Tigress strays into Uttar Pradesh village in Pilibhit as spectacle draws thousands under the shadow of man-animal conflict  

Both panic and excitement gripped Athkona village in Uttar Pradesh’s Pilibhit district when a tigress, supposedly injured, strayed into the human habitation and perched on a wall, quite peacefully though, till the forest officials captured it on Tuesday (December 26) amid thousands of onlookers.

Tigress, resting atop Gurudwara wall in UP’s Pilibhit, captivates onlookers with unusual sight. Photo courtesy: Video grab

According to media reports, the tigress ventured out of Pilibhit Tiger Reserve Forest and entered the village, located 20 km away, around 2 am. It made its way to a Gurudwara compound wall and perched on it.

The forest officials reached the village at 5 am after being informed about the incident.

They covered the area around the wall with nets and initiated efforts to capture the big cat as countless people gathered to watch the spectacle.

As the news of the tigress spread, people from the nearby areas began to gather to see the unusual visitor to the village.  

Videos taken by onlookers which went viral show people standing just a few metres away from the big cat. People stood in clusters on roofs and other spots to look at the majestic animal.

The tigress, which was reportedly two to three years old, was injured, said reports.

Nearly 10 hours later, the tigress was successfully rescued by the forest department official.

Pilibhit Tiger Reserve’s veterinarian Daksh Gangwar is examining her condition, according to a Times of India report.

The Pilibhit Tiger Reserve is spread across the Pilibhit and Shahjahanpur districts of Uttar Pradesh, forming part of the Terai Arc Landscape, in the upper Gangetic Plain Biogeographic Province along the Indo-Nepal border. The habitat is characterized by Saal Forests, tall grasslands and swamp maintained by periodic flooding from rivers. It is one of India’s 51 Project Tiger reserves.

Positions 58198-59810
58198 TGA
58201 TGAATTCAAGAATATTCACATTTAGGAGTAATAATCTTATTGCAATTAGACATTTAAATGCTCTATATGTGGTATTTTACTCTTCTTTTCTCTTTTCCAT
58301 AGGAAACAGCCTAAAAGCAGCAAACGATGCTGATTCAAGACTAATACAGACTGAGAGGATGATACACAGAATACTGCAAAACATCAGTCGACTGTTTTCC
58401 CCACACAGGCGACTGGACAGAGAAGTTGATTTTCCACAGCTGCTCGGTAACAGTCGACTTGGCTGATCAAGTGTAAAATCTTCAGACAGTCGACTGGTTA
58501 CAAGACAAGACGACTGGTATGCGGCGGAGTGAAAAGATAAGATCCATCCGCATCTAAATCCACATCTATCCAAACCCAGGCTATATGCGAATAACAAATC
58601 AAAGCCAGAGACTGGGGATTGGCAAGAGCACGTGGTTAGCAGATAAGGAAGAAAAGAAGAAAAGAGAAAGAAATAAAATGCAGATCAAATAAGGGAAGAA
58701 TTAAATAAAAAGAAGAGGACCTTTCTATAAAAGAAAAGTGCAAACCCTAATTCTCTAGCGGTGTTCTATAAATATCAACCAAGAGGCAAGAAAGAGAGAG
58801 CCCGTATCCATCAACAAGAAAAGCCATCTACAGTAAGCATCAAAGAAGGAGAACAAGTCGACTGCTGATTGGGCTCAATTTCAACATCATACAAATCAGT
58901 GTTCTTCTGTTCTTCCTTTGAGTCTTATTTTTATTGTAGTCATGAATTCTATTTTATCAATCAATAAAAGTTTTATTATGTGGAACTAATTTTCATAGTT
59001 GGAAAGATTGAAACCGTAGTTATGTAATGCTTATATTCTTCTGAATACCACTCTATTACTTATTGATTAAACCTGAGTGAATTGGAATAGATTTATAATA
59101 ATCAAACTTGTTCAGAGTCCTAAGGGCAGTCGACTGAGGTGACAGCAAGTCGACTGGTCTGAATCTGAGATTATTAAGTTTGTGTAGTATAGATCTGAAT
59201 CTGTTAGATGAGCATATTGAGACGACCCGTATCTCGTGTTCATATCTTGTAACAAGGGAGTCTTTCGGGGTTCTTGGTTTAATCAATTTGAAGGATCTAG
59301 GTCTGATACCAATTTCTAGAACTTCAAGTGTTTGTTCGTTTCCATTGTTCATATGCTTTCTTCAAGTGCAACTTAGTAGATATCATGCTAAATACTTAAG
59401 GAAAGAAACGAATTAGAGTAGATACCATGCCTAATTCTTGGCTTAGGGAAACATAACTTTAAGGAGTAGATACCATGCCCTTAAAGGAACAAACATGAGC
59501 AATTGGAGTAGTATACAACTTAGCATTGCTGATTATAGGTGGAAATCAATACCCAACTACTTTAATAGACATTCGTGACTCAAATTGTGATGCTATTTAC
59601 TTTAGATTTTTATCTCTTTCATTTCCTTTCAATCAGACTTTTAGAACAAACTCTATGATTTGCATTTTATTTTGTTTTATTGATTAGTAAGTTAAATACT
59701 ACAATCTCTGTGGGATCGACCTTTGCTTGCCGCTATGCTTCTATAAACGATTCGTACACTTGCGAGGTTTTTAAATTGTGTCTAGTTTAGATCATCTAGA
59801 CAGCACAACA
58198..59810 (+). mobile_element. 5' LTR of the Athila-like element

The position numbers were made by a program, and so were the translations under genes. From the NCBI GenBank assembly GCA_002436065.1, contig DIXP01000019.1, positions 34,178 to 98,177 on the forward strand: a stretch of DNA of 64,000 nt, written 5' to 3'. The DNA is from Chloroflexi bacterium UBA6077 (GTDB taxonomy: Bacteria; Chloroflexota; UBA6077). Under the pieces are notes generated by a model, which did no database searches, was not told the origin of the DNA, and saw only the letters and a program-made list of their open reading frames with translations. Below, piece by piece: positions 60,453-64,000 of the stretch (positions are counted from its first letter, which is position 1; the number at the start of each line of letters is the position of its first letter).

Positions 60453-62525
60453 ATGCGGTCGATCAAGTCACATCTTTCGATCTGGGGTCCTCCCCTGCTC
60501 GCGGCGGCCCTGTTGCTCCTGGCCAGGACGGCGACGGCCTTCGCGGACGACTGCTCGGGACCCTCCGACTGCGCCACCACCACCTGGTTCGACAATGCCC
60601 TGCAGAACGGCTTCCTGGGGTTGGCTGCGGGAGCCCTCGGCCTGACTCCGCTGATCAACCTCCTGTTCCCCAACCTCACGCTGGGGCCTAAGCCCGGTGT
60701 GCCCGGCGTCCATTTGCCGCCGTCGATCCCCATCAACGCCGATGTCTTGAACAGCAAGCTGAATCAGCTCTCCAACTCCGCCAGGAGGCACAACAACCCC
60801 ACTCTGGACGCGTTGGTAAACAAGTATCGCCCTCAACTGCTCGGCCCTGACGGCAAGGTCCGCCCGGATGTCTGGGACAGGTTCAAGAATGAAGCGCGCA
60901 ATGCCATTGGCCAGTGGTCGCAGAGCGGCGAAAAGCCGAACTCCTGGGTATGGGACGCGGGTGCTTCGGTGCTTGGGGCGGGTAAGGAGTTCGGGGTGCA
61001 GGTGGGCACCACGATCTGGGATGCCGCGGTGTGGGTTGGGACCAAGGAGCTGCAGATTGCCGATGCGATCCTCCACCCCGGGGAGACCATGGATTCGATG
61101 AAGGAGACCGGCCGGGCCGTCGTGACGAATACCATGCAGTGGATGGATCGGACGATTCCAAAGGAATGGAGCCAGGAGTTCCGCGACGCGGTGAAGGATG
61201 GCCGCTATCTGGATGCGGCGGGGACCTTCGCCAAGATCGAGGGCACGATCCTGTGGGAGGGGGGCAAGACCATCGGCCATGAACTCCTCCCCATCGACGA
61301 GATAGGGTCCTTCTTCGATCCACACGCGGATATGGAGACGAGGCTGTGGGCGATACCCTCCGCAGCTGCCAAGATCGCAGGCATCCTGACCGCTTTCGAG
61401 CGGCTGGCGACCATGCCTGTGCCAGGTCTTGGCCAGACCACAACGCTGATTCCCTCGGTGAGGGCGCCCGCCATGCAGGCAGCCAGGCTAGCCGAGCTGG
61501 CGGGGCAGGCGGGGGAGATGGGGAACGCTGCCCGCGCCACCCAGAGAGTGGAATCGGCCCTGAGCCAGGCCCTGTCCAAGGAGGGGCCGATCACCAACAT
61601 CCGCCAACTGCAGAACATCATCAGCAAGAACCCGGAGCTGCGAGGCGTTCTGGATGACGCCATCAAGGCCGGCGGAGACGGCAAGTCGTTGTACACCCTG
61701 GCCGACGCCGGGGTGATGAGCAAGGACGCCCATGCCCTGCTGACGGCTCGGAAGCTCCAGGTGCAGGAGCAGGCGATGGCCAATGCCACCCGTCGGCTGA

As tiger population rises in the region like many other parts of India, the human-animal conflict intensifies often causing woes to the farmers in whose lands the animals stray into.

Earlier this year, India announced that its wild tiger population has increased to 3,167 from just 1,400 in 2006. However, according to the environmental magazine Down To Earth report, almost 30 per cent of the tigers roam outside the protected areas and regularly enter human habitations owing to shrinking tiger corridors from developmental activities.

The report said tigers are believed to be leaving forests in pursuit of herbivores that are increasingly foraying into human-dominated landscapes since the natural flora on which they survive is overtaken by invasive species such as lantana, a plant introduced to India by the British.

According to conservation news platform Mongabay-India, a study in 2020 found Lantana camara, a tropical American shrub, has invaded more than 40 percent of India’s tiger range. The Shivalik hills, Central India, and Southern Western Ghats are the worst hit.